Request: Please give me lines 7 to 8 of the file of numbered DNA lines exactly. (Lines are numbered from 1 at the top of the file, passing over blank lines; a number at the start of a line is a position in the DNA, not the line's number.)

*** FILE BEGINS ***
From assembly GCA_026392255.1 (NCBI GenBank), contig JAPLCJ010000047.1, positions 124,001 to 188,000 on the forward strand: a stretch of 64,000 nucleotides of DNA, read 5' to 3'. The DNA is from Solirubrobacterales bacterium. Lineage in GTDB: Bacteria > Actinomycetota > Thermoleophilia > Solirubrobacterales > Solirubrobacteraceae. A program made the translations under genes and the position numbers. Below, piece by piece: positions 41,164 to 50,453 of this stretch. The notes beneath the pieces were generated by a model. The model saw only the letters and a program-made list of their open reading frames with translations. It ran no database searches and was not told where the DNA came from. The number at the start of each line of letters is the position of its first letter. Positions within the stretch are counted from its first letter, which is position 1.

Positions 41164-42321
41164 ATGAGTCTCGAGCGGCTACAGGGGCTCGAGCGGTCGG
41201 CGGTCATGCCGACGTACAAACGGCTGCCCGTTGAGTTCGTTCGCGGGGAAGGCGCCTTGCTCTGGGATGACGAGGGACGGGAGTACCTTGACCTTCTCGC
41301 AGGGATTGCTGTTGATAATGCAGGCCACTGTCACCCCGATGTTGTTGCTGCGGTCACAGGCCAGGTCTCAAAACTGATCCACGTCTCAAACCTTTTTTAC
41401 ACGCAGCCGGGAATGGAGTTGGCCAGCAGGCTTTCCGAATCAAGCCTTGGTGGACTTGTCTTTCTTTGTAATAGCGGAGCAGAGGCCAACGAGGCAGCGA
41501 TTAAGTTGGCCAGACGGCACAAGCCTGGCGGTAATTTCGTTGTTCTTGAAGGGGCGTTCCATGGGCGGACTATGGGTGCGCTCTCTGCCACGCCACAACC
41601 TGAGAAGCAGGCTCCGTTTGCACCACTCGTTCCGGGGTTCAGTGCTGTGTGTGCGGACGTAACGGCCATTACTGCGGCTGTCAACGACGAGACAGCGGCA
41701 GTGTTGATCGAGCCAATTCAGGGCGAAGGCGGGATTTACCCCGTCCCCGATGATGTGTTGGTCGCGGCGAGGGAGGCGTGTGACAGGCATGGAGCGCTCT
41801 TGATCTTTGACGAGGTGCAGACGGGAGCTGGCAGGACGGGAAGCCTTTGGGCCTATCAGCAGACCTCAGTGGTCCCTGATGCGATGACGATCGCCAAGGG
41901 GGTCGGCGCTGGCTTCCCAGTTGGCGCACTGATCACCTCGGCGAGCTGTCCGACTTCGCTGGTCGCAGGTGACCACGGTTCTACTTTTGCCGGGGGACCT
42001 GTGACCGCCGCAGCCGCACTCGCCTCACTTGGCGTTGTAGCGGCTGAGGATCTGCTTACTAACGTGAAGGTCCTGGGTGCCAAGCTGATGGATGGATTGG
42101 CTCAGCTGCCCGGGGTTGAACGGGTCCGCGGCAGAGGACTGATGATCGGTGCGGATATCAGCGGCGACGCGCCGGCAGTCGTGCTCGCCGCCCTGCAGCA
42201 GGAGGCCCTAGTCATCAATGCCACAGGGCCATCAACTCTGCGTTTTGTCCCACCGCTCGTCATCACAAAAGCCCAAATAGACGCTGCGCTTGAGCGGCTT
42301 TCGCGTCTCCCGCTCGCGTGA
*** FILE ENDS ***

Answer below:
41501 TTAAGTTGGCCAGACGGCACAAGCCTGGCGGTAATTTCGTTGTTCTTGAAGGGGCGTTCCATGGGCGGACTATGGGTGCGCTCTCTGCCACGCCACAACC
41601 TGAGAAGCAGGCTCCGTTTGCACCACTCGTTCCGGGGTTCAGTGCTGTGTGTGCGGACGTAACGGCCATTACTGCGGCTGTCAACGACGAGACAGCGGCA